NBPA looks for fan assist on logo Labor & Agents: Stealth, All Pro team up Labor & Agents: WMG adds runner Lattinville among CAA agents fired ‘Business as usual’ for agent Wolfe Labor & Agents: Gretzky back at IMG U.K.-based talent firm acquired WME, IMG execs take retreat MLB qualifying offers go oh-fer again Labor & Agents: A Wizard and a Sun
SBJ/December 16 - 22, 2002/Labor Agents
Ex-AMG hockey agents team up with Beverly Hills Sports Council
Published December 16, 2002
Baseball agency Beverly Hills Sports Council has formed a joint venture with hockey agents Allan Walsh and David Schatia in a new enterprise that will represent 35 NHL players, including Marian Gaborik of the Minnesota Wild, the league's top goal scorer as of last Tuesday.
Beverly Hills Sports Council Hockey is the first major foray into another sports practice by the successful baseball boutique, which represents 75 Major League Baseball players, including such stars as Mike Piazza and Curt Schilling.
Walsh and Schatia as well as Beverly Hills Sports Council partners Jeff Borris, Dan Horwits, Dan Lozano and Rick Thurman will all hold equity stakes in the new enterprise, Walsh and Beverly Hills Sports Council spokesman Eric Burak said. Walsh and Burak declined to reveal the split of the equity stakes or any other financial details.
Burak said the company is not in talks about acquiring or forming partnerships with any other sports representation firm. As to whether the company will go into other sports, such as football or basketball, Burak said, "We'll cross that bridge when we come to it."
Walsh and Schatia were part of the sports division of Michael Ovitz's former company Artists Management Group. AMG sold its entertainment assets to The Firm earlier this year, and the sports agents who were part of the company have all left either to form their own companies or to join other sports and entertainment agencies.
Walsh said it was originally his intention to build a multisports representation agency. "I have been out there for nine months talking to a lot of different groups and, ultimately, I feel that Beverly Hills Sports Council is the place to be."
In addition to the 35 players under NHL contract, who also include Ottawa Senators forward Martin Havlat, Nashville Predators forward Scott Hartnell and Montreal Canadiens forward Richard Zednik, Walsh and Schatia represent 25 minor league players and NHL prospects.
Walsh will move into the Beverly Hills offices of the baseball agency, and Schatia will remain in the office in Montreal. The hockey group will continue to maintain offices in western Canada, Russia, the Czech Republic and Slovakia as part of the deal. Walsh will bring all eight of his employees with him.
The baseball agents have no intention of representing hockey players and the hockey agents have no plans to go into baseball representation, both Walsh and Burak stressed.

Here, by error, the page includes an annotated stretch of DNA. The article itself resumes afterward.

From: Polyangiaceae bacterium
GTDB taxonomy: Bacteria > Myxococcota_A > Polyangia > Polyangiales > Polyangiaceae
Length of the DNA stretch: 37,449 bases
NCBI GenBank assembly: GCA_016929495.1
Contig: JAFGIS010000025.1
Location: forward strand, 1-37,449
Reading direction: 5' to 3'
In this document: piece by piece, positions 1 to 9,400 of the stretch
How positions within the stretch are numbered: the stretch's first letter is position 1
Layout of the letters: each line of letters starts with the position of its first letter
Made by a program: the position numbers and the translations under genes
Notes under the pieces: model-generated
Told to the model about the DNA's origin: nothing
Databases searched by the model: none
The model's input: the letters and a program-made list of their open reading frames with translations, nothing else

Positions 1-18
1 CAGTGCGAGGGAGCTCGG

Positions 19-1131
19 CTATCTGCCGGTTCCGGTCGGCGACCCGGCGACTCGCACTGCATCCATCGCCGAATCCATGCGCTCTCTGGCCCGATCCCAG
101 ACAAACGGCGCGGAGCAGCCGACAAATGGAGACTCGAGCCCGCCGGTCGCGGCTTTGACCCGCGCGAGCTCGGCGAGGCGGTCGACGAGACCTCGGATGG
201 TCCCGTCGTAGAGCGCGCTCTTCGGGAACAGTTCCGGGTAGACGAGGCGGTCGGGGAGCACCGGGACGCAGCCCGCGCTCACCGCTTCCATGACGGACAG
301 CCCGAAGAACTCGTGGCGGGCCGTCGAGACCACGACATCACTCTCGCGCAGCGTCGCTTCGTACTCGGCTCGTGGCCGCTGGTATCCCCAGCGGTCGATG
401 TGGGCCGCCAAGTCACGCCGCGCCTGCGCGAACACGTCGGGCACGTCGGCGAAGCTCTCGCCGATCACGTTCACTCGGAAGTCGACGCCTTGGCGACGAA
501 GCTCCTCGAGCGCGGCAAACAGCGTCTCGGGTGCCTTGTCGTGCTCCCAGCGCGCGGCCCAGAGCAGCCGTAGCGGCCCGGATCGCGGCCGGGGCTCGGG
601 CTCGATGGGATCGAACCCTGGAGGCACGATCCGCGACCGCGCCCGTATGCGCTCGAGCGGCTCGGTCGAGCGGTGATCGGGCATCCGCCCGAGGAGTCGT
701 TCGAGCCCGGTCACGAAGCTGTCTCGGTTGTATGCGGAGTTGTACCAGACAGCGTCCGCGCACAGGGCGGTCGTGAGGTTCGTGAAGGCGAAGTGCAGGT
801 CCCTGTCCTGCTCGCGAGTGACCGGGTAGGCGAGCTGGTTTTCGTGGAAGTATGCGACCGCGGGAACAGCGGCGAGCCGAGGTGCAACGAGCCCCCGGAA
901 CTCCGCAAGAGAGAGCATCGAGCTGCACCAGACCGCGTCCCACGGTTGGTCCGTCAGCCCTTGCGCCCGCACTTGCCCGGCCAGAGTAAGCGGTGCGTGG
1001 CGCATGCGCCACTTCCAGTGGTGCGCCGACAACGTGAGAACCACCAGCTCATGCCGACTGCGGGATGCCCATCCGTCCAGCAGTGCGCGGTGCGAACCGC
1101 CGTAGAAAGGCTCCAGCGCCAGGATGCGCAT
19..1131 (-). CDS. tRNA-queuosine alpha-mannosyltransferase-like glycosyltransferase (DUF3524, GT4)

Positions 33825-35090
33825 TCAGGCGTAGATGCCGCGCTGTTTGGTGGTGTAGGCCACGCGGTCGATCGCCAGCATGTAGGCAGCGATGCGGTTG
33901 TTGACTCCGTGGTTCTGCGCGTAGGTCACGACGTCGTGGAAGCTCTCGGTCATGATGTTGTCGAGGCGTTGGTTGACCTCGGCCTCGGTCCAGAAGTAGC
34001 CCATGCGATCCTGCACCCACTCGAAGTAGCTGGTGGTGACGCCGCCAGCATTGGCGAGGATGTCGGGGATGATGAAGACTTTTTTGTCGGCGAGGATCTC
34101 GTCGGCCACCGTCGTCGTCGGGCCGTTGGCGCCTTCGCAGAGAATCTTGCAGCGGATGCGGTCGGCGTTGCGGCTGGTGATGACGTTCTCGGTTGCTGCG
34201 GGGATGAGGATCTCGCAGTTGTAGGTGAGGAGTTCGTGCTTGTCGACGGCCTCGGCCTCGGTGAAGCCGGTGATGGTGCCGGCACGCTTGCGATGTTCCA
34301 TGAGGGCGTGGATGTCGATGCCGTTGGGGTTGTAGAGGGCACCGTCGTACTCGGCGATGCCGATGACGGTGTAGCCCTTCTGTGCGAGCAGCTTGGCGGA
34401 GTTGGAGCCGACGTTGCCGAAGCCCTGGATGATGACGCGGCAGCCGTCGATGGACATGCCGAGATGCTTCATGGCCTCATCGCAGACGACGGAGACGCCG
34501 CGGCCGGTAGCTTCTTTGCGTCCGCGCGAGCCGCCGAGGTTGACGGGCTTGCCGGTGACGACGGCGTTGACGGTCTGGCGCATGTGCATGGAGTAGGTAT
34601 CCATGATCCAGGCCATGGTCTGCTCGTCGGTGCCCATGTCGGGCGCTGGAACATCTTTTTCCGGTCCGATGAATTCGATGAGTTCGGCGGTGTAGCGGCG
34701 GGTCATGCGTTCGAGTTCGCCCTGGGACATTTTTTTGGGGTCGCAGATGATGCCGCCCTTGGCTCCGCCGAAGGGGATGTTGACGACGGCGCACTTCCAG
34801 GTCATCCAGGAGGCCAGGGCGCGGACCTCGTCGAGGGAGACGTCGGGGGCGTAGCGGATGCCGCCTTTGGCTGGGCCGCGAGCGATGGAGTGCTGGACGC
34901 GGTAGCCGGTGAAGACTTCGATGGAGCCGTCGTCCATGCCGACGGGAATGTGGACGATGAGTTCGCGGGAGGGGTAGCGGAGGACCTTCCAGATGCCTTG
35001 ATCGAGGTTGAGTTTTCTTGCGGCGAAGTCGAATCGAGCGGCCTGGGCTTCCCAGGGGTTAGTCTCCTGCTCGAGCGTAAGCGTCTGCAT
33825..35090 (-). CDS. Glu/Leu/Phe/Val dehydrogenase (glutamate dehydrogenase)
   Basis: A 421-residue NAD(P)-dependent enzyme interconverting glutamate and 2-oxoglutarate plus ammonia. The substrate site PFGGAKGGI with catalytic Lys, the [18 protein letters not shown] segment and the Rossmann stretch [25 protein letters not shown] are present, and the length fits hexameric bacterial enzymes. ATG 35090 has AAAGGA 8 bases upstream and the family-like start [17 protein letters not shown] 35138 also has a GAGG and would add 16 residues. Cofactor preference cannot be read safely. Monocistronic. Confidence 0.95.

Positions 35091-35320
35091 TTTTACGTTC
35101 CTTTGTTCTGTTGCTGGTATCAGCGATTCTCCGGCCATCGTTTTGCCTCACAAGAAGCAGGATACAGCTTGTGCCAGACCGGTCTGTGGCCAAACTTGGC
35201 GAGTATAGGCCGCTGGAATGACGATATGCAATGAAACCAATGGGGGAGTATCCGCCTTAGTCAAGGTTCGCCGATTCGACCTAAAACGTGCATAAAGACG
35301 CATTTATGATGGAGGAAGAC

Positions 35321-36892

JOCKEYS GET FIRST DEAL: Jockeys Management Group, a marketing group representing about 135 thoroughbred and quarterhorse jockeys, has signed the Daily Racing Form as the riders' first sponsor.
Jockeys began wearing the logo of the horse racing industry newspaper on the outer thighs of their pants legs several weeks ago at races run in California. California has passed legislation allowing jockeys to earn extra income by endorsing companies during races.
R.J. Kors, president and CEO of Jockeys Management Group, declined to reveal financial details of the Daily Racing Form deal but said it runs through early 2003. Individual jockeys in the group are paid based on a formula that takes into account tenure, number of races ridden, purse money and stakes victories.
"We are extremely excited about this relationship because it is support from within the industry," Kors said.
Kors said the group is in talks with two companies from outside the horse racing industry about deals in the near future.
Kors said that although it was nice to get a sponsorship from a major horse racing company, the group is targeting mainstream companies beyond the track. "The object of JMG is to bring in new dollars from sponsors who are not here [in horse racing] yet," he said.
Jockeys Management Group also is selling advertising space on the rear of the trousers, the boots, the turtleneck jockeys wear under their shirts or silks and on baseball caps jockeys don for postrace interviews, Kors said.
Historically, jockeys' shirts, or silks as they are called, bear the colors of the horses' owners.
Jockeys Management Group represents 75 jockeys based in California and riders based in other states, including top riders Jerry Bailey, Pat Day and Edgar Prado, who will come into California to ride in major stakes races.
Kors said he hopes other states will pass legislation to allow riders to wear advertising on their clothing during races. He would not say whether the group was talking to other states about such legislation.
Liz Mullen can be reached at firstname.lastname@example.org.